Saturday, February 11, 2006

Winter Olympics

Ah! The Winter Olympics are here at last. While these Games will be tainted with some sort of scandal, they will be most entertaining. The Winter Games have become more important than the Summer Games. The events garner more interest simply because so many recreational athletes participate in them. Skiing, skating, cross-country skiing, and others are no longer relegated to their countries of origin. This also explains why there are now so many different nations putting teams forward. What used to be the almost exclusive province of the Europeans is now a true world competition.

The medal count will certainly be more diverse and the results more interesting due to the suspense created by the appearance of well conditioned athletes world wide. So far there is no appearance of the financial scandal of Salt Lake City, and we can hope that the figure skating will not be marred by corrupt judging. There will be cheating, there always is.

The need for approbation is so great in human nature that winning by cheating is often tried. The problem of course is that winning in this fashion is not winning at all. The most famous examples, once revealed, have left ashes in the mouths of the victors and stained their national honor. They can no longer be taken seriously in competition, which is undoubtedly one of the worst things that can happen to the human psyche.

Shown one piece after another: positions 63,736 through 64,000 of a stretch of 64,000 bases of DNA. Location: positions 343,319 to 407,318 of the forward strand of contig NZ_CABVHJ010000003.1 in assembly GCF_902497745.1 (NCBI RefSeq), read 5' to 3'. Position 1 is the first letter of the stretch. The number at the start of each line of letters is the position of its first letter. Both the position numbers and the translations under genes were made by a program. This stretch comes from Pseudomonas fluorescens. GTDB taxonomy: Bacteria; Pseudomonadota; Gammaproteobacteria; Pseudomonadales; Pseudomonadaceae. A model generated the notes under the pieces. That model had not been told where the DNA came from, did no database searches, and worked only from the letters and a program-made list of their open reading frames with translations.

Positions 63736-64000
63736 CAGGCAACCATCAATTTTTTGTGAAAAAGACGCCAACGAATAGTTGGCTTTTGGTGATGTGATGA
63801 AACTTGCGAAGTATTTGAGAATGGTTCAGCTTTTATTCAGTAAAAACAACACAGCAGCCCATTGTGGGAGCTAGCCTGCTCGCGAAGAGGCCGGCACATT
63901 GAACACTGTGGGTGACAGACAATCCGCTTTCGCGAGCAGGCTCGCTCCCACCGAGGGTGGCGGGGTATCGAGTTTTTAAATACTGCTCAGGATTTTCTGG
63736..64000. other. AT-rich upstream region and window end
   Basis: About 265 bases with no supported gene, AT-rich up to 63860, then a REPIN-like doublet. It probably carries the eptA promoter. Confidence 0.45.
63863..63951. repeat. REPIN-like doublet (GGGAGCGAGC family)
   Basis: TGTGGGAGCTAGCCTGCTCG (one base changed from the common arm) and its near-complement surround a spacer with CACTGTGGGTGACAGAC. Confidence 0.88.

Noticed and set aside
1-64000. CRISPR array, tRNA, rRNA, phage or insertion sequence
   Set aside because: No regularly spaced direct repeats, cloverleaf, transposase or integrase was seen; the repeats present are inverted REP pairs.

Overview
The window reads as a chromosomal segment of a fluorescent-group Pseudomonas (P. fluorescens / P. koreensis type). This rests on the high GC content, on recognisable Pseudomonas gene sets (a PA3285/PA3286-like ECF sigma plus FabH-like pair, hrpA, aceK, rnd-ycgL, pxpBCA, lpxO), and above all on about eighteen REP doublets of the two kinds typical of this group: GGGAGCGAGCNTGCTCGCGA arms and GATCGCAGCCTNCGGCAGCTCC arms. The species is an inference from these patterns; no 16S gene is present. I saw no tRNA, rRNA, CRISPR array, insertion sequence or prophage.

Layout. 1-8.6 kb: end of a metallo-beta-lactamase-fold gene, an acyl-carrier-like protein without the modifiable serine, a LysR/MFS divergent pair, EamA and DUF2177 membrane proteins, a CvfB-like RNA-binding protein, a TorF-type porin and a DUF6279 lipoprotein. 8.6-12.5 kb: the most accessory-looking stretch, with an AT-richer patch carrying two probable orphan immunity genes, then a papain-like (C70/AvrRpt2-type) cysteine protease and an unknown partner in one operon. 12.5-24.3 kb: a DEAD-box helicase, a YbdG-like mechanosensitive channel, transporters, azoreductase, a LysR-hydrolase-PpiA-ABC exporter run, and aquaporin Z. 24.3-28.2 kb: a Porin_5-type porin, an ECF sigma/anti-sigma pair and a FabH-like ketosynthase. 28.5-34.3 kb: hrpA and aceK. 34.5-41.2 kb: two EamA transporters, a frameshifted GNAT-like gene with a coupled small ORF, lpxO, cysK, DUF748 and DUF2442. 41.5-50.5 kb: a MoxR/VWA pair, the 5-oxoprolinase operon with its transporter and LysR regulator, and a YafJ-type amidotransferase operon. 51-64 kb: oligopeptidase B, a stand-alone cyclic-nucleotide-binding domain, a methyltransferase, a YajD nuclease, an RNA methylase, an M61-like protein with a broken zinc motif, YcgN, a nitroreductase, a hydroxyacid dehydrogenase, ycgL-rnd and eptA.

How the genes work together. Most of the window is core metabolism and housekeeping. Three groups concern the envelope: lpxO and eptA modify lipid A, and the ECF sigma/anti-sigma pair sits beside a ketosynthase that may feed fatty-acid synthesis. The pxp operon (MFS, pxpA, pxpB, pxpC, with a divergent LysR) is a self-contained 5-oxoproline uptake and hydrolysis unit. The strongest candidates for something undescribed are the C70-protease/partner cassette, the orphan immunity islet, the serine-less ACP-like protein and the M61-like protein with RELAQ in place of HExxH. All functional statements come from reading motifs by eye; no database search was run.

The East German transformation of women athletes to quasi men, the Russian victory in the 1972 basketball final, the South Korean silver medal in boxing, are all examples of national interest taking the place of sportsmanship and true achievement. These incidents may be favorably compared to Islamic violence. In both cases the actions are predicated on weakness, fear, and the feeling of being powerless in the world at large and specifically at home. All these hopes and fears are exposed under the pressure of the international spotlight. I hope these games will offer us an insight in the true meaning of sport, which is that hard work and discipline will be rewarded in the marketplace of competition. The best, like the truth, will out.

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